the entire thing self hosting (or at least self parsing).
It’s context-free, so it’s arguably less powerful that either
combine, but its grammar files are succinct and expressive, and I managed to
complete a grammar and a test suite (longer than the grammar) in an amazingly
It does have fewer examples, and less documentation, but the tutorial was clear enough that I feel pretty confident I could produce similar parsers, and modify this parser, quite easily.
This experience was striking. I’m not happy about my performance with
combine. I had real trouble understanding and using both of their interfaces,
and I’m hesitant to blame it on the frameworks over myself. Developer
productivity can’t be denied, but I can’t help but feel I could have been better
and could be better in the future.
I think I’m going to write a few AST mutating phases, then implement a tree-walk interpreter for the new AST before beginning on code generation. I’m hoping to reuse the VM’s environment code and builtin functions for simplicity. Ultimately, I can use the interpreter to test the code generation, but because the bytecode VM is the ultimate goal, I may end up modifying the interpreter to better fit the semantics of the VM. Modifications to syntax can be implemented as AST modification stages, as those should be semantic neutral.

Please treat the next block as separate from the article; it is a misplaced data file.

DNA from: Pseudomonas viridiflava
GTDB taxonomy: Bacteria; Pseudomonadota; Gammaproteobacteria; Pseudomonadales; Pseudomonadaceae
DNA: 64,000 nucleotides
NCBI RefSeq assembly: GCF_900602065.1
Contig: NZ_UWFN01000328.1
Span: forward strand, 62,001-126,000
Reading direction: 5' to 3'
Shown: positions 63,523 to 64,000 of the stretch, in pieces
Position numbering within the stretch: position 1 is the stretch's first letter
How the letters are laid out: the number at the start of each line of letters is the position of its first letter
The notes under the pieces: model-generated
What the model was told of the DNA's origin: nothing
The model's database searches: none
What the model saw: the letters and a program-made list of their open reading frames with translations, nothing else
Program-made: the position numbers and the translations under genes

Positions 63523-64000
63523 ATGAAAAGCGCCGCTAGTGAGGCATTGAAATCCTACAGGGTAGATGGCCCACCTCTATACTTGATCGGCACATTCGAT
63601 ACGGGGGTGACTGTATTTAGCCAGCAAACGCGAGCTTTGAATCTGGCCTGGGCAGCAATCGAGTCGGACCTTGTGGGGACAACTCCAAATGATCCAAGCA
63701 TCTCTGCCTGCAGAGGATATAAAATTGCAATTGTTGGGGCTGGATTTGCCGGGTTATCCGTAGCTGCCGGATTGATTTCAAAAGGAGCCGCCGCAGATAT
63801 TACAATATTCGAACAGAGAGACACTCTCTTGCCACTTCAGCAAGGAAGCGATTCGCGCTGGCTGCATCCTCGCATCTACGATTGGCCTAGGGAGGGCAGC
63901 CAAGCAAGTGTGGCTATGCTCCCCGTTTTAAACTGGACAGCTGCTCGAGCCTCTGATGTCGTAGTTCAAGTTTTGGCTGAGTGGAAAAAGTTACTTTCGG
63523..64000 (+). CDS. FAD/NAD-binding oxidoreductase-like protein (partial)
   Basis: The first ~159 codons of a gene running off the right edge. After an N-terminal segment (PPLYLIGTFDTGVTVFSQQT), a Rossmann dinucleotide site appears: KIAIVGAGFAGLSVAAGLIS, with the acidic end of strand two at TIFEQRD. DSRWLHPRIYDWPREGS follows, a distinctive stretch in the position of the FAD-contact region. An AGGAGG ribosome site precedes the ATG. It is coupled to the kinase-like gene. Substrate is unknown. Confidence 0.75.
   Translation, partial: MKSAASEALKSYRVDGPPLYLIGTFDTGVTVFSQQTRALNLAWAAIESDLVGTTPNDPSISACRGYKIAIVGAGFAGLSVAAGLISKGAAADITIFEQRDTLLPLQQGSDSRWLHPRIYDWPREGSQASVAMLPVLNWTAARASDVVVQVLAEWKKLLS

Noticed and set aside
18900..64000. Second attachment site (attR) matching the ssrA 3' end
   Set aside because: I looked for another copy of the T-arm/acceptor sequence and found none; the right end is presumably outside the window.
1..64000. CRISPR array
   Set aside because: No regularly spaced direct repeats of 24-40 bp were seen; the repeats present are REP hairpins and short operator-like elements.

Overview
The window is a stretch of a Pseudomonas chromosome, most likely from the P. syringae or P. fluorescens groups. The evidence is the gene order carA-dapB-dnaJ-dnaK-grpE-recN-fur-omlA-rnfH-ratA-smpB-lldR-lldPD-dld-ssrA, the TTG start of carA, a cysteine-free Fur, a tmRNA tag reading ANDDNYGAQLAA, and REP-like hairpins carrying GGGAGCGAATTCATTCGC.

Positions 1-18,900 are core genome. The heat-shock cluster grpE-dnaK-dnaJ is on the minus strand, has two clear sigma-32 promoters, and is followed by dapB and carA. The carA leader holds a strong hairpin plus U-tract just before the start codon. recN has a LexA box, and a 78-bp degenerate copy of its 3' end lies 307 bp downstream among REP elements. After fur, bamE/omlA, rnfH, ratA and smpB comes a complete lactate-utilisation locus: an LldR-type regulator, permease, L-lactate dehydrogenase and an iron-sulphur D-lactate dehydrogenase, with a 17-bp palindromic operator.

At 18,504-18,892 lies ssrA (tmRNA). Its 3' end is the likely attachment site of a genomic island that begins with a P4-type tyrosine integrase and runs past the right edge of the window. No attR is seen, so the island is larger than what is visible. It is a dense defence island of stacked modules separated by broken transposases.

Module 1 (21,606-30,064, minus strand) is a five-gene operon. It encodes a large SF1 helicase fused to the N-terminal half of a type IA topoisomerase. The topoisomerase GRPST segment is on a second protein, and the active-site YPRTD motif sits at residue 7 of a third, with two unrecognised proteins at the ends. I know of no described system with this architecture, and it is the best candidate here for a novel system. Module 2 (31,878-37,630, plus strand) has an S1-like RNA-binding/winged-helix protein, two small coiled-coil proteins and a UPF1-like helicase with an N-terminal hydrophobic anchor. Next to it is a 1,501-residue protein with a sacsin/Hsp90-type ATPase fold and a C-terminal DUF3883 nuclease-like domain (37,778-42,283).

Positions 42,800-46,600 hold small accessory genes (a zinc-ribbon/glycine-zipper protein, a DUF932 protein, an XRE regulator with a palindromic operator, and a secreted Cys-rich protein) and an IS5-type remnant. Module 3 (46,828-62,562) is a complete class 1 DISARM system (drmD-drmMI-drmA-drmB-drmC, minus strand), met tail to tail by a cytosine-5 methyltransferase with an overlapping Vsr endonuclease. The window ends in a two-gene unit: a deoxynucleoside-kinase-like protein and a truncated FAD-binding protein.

The project is really coming together, and starting with the parser, I’ve begun building a test suite. I’ve also had time to think on the bytecode VM, and I think I’m happy with its current state and semantics, and ready to write a test suite for it too. The runtime scheduler is a ways off.